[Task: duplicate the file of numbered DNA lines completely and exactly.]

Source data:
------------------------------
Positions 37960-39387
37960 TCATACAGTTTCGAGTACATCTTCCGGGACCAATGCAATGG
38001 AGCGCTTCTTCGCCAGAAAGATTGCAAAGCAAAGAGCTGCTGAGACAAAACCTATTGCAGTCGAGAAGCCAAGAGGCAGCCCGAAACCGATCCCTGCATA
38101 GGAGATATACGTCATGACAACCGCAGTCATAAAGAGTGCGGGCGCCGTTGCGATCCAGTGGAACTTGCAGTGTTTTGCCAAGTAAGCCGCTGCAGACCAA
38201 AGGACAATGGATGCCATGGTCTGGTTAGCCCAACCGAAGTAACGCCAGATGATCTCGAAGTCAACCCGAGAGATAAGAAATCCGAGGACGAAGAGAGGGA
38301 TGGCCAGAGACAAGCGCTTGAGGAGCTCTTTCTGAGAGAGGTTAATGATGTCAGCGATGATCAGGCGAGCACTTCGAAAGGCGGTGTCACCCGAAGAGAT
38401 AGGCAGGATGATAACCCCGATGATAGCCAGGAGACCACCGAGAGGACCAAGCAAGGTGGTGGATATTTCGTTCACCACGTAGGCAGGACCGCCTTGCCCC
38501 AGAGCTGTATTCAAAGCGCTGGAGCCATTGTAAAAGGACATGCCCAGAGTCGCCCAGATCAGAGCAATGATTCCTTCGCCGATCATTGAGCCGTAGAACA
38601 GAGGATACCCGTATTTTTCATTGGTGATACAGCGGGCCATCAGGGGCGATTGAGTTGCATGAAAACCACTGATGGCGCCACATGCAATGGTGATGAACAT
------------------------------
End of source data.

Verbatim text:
Positions 37960-39387
37960 TCATACAGTTTCGAGTACATCTTCCGGGACCAATGCAATGG
38001 AGCGCTTCTTCGCCAGAAAGATTGCAAAGCAAAGAGCTGCTGAGACAAAACCTATTGCAGTCGAGAAGCCAAGAGGCAGCCCGAAACCGATCCCTGCATA
38101 GGAGATATACGTCATGACAACCGCAGTCATAAAGAGTGCGGGCGCCGTTGCGATCCAGTGGAACTTGCAGTGTTTTGCCAAGTAAGCCGCTGCAGACCAA
38201 AGGACAATGGATGCCATGGTCTGGTTAGCCCAACCGAAGTAACGCCAGATGATCTCGAAGTCAACCCGAGAGATAAGAAATCCGAGGACGAAGAGAGGGA
38301 TGGCCAGAGACAAGCGCTTGAGGAGCTCTTTCTGAGAGAGGTTAATGATGTCAGCGATGATCAGGCGAGCACTTCGAAAGGCGGTGTCACCCGAAGAGAT
38401 AGGCAGGATGATAACCCCGATGATAGCCAGGAGACCACCGAGAGGACCAAGCAAGGTGGTGGATATTTCGTTCACCACGTAGGCAGGACCGCCTTGCCCC
38501 AGAGCTGTATTCAAAGCGCTGGAGCCATTGTAAAAGGACATGCCCAGAGTCGCCCAGATCAGAGCAATGATTCCTTCGCCGATCATTGAGCCGTAGAACA
38601 GAGGATACCCGTATTTTTCATTGGTGATACAGCGGGCCATCAGGGGCGATTGAGTTGCATGAAAACCACTGATGGCGCCACATGCAATGGTGATGAACAT